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Science and Technology for Development: Prospects Entering the Twenty-First Century. A symposium in commemoration of the twenty-fifth anniversary of the U.S. Agency for International Development, Washington, D.C., June 22-23, 1987.
Washington, D.C., National Academy Press, 1988. 79 p.This Symposium described and assessed the contributions of science and technology in development of less developed countries (LDCs), and focused on what science and technology can contribute in the future. Development experts have learned in the last 3 decades that transfer of available technology to LDCs alone does not bring about development. Social scientists have introduced the concepts of local participation and the need to adjust to local socioeconomic conditions. These concepts and the development of methodologies and processes that guide development agencies to prepare effective strategies for achieving goals have all improved project success rates. Agricultural scientists have contributed to the development of higher yielding, hardier food crops, especially rice, maize, and wheat. Health scientists have reduced infant and child mortalities and have increased life expectancy for those living in the LDCs. 1 significant contribution was the successful global effort to eradicate smallpox from the earth. Population experts and biological scientists have increased the range of contraceptives and the modes for delivering family planning services, both of which have contributed to the reduction of fertility rates in some LDCs. Communication experts have taken advantage of the telecommunications and information technologies to make available important information concerning health, agriculture, and education. For example, crop simulation models based on changes in temperature, humidity, precipitation, wind, solar radiation, and soil conditions have predicted outcomes of various agricultural systems. An integration of all of the above disciplines are necessary to bring about development in the LDCs.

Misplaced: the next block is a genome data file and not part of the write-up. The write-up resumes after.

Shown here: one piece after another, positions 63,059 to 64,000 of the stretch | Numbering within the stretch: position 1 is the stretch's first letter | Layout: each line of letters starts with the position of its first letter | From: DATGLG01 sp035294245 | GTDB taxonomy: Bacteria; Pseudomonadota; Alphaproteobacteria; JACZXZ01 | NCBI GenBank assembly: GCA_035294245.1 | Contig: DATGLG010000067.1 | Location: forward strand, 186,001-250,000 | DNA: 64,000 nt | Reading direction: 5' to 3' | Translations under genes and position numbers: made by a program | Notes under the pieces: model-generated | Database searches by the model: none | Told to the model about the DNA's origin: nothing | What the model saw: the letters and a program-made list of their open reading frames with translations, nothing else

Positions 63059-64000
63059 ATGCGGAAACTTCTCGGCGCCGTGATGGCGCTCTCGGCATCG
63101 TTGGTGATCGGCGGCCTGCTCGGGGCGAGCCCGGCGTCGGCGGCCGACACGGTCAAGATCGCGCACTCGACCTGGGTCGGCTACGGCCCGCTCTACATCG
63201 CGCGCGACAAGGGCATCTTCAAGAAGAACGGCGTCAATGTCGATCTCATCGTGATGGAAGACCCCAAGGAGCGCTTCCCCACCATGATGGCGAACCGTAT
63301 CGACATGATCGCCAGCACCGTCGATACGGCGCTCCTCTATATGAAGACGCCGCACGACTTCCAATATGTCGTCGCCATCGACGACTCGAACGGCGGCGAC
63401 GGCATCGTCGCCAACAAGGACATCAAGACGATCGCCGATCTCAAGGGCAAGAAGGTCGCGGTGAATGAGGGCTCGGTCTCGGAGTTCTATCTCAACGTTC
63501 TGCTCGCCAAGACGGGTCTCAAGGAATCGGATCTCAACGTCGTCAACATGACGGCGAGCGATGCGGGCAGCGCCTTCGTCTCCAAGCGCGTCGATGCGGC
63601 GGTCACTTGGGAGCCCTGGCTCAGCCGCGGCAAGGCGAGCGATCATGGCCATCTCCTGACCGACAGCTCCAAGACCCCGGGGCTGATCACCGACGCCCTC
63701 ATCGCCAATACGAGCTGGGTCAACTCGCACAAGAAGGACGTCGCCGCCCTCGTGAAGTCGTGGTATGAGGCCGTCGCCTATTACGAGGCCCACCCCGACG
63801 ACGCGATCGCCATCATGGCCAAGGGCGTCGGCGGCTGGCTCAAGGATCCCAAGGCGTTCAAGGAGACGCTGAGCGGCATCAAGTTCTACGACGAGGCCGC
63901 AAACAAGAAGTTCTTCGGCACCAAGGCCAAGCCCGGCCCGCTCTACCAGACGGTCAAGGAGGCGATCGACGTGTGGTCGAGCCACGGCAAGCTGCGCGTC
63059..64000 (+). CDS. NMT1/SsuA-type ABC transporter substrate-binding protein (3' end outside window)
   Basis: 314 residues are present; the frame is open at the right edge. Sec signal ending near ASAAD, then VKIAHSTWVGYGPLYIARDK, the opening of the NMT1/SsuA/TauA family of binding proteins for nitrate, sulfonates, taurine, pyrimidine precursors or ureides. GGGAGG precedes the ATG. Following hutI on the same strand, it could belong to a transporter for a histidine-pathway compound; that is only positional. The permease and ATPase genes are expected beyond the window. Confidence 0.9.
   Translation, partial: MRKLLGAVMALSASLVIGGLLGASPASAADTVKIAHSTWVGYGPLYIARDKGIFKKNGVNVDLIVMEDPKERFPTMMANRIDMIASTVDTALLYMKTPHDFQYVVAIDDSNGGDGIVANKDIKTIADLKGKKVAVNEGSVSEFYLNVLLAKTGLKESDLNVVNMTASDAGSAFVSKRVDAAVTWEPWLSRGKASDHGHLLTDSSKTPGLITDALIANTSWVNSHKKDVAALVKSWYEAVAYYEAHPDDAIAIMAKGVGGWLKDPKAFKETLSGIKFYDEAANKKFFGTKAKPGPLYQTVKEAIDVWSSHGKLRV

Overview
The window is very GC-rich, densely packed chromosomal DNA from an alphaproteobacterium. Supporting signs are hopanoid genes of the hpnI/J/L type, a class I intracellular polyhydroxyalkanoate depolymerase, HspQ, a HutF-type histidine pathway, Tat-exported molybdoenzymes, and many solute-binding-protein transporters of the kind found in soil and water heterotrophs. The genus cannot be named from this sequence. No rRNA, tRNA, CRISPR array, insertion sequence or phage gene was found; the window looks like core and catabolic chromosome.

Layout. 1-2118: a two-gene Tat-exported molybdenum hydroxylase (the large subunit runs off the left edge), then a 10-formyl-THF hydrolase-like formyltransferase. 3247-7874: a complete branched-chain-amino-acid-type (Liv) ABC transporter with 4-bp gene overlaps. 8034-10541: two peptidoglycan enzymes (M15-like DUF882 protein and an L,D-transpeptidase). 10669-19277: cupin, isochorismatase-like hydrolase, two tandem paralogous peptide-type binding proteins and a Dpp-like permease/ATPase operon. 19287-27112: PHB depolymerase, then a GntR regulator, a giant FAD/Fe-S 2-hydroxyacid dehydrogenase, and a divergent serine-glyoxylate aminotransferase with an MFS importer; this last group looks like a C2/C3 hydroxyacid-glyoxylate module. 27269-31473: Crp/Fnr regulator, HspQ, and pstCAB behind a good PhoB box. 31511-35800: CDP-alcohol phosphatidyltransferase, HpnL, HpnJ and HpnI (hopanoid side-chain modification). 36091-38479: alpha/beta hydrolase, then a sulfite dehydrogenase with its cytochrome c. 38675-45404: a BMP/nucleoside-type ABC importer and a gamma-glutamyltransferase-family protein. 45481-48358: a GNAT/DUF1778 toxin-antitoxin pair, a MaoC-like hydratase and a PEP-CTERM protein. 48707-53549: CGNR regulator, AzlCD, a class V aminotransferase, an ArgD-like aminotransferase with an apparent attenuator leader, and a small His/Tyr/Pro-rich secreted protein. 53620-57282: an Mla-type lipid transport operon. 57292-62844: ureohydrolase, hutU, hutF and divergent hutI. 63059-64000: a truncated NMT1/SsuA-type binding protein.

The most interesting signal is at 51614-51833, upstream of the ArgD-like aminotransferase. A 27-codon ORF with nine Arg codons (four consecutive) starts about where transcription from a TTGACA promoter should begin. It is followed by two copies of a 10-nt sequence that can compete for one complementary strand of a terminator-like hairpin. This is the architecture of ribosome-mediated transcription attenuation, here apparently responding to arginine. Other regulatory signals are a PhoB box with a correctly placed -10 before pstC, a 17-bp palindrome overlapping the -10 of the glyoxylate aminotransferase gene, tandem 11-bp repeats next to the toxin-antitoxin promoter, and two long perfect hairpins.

[Unpublished] 1988. Presented at the Annual Meeting of the Population Association of America, New Orleans, Louisiana, April 21-23, 1988. , 23,  p.For sub-Saharan countries, population censuses are crucial in obtaining data about local areas, sociodemographic characteristics, and input for development and policy making. Most sub-Saharan countries cannot afford to fund censuses, and external assistance has been provided by UNFPA, the US, the United Kingdom, and France. The World Bank has recently become involved in supporting census work, and coordination between all these groups is critical. 5 critical areas for making effective use of scarce resources are: country commitment; improved donor coordination; management and planning; institutionalization of census capabilities; and improvement of production, dissemination, and use of census data. Country commitment is affected by fund shortages, and political sensitivities. Census work should depend on agricultural seasons, the school year, and migratory movements. Donor coordination in the areas of funding, data analysis, and technical assistance is important. Planning for future censuses should begin 2-3 years before the actual census date, and management of the census should include short-term training and technical assistance from donor countries. The institutionalization of census activities should address the weakest link in census work--data processing. Lengthy delays in processing data because of nonstandardized equipment, limited access, and lack of skilled personnel have hampered census efforts. A fully configured microcomputer system would also address this problem. Publication and dissemination of census data, sometimes delayed as much as 8 years, could be improved by the use of timely microcomputer reports of preliminary results. Attention to these 5 key areas will improve the 1990 round of censuses, and efficiently use the limited resources available.